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A View from Here

Exploring Faith and CommunityMacalester Plymouth United Church

April 2, 2020
By Rev. Jeanyne Slettom

“Candlepower” is a now-obsolete unit of measurement for luminous intensity. Last Sunday, when many of us lit candles during the online worship service, the term became a very present metaphor for measuring the luminous intensity of a worshipping community that, despite the need to remain physically distant, is still gathering in shared rituals of faith, hope, resilience.

The lighting of candles is a ritual steeped in the Judeo-Christian tradition. In Judaism, the Menorah celebrates the rededication of the temple after Greek occupation. In Christianity, the four candles of Advent anticipate the birth of Christ. The light signifies resilience and the overcoming of oppression; it signifies insight and the overcoming of ignorance. 

But the greatest evocation of light comes from the creation story in Genesis, where God “moved over the face of the deep” and said, “Let there be light.” In this era of Covid-19, it is useful to remember that the phrase, “the deep” is a poetic translation of “abyss.” That is, creation is not out of “nothing”; creation is out of primordial chaos. Here, light signifies divine creativity itself.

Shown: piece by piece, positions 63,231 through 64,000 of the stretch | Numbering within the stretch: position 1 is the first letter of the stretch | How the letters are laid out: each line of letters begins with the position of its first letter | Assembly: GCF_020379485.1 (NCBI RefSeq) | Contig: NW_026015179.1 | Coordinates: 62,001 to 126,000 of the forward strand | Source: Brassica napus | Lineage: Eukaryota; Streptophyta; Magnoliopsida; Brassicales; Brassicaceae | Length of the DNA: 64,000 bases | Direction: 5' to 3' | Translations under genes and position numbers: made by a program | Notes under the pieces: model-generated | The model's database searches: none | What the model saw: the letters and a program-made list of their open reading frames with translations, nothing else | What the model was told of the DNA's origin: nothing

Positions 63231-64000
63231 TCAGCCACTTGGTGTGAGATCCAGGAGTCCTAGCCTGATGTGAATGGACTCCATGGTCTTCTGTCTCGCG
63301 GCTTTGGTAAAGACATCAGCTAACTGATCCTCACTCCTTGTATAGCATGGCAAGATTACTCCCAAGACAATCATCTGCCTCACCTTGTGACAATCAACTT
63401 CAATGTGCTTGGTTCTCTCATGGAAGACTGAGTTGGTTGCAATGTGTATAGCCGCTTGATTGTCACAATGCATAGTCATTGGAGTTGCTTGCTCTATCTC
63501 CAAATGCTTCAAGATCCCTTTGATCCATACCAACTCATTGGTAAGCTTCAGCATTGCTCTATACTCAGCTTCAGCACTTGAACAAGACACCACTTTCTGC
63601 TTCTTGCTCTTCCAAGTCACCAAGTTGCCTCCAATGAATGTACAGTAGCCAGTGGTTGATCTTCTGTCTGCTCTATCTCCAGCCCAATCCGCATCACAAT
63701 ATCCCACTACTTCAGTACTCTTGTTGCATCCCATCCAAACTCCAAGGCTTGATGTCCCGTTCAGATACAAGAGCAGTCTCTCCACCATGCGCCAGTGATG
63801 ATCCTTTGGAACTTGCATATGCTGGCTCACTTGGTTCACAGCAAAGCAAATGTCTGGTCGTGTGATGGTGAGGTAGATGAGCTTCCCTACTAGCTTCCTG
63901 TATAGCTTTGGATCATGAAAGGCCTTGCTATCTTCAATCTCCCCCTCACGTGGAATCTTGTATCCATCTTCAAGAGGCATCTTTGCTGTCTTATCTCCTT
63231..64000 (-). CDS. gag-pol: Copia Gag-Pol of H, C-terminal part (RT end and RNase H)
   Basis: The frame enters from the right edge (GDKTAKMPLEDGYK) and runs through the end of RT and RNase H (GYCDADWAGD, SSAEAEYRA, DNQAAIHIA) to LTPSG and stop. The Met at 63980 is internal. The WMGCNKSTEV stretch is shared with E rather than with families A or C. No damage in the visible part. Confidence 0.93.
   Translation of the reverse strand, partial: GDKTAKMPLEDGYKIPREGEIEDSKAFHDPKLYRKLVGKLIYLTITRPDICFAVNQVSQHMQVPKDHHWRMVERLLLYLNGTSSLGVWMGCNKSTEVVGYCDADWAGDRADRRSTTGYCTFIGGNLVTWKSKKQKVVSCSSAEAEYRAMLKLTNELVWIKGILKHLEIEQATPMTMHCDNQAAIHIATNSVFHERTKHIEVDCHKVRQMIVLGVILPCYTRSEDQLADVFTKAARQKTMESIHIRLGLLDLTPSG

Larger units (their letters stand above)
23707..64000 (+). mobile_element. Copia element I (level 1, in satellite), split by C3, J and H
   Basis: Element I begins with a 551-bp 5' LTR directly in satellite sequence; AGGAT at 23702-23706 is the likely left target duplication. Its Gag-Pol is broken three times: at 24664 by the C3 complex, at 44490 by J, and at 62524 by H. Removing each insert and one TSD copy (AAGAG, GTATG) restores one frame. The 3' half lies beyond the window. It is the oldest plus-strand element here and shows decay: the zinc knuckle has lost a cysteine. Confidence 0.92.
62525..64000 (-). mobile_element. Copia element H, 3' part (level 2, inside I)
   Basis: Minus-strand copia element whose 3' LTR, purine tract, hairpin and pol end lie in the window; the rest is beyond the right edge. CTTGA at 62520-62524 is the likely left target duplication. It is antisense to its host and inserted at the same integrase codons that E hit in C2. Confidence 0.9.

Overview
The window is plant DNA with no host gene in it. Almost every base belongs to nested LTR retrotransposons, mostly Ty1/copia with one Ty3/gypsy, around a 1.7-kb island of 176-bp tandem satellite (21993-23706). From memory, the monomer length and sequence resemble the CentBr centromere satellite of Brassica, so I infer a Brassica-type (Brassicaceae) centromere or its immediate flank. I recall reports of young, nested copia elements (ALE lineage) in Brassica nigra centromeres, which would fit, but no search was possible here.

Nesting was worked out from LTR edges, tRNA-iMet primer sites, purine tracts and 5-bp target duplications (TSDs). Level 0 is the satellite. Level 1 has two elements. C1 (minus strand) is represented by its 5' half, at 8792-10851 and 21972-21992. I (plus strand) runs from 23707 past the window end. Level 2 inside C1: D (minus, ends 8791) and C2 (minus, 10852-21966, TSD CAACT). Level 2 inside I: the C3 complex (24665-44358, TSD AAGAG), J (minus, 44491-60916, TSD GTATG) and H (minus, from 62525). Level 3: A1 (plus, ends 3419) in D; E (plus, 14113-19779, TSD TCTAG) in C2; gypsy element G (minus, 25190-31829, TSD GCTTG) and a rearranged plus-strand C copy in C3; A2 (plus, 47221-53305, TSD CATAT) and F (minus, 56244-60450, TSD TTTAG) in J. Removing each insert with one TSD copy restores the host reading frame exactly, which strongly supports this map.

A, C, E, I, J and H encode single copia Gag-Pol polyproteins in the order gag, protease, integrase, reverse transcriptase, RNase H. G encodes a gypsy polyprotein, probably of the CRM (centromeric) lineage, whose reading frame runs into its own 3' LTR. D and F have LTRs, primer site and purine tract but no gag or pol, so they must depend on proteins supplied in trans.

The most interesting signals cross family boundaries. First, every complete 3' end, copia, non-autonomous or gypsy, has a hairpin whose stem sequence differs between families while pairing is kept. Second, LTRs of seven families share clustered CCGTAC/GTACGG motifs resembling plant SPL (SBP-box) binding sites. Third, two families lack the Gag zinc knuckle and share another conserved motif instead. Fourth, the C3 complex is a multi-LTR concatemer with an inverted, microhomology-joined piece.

The great Christian ethicist H. Richard Niebuhr evoked this creating God when he advised us to approach “the deep” problems of our times not with prayers of despair or petition, but with prayers for discernment—for help in seeing what God is already doing. God, who in the beginning created heaven and earth, is creatively present still.

We are experiencing a time of chaos. If not the virus, it would be the crisis in democracy. If not government, it would be the economy. And beneath them all: the chaos of a climate in deep crisis. More than ever, in times such as these, we can put our trust in a still-creating God, one who moves over the fissures opening up in our world, and out of the chaos of our times evokes in us the light of resourcefulness and resilience, of patience and perseverance, of compassion and community. 

Let there be light.

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One Comment

  1. Beautiful and hopeful.
    As you shift out of a leadership role in our church I will miss your sermons and reflections and as a member I hope we will still be graced with your observations and ideas now and again.

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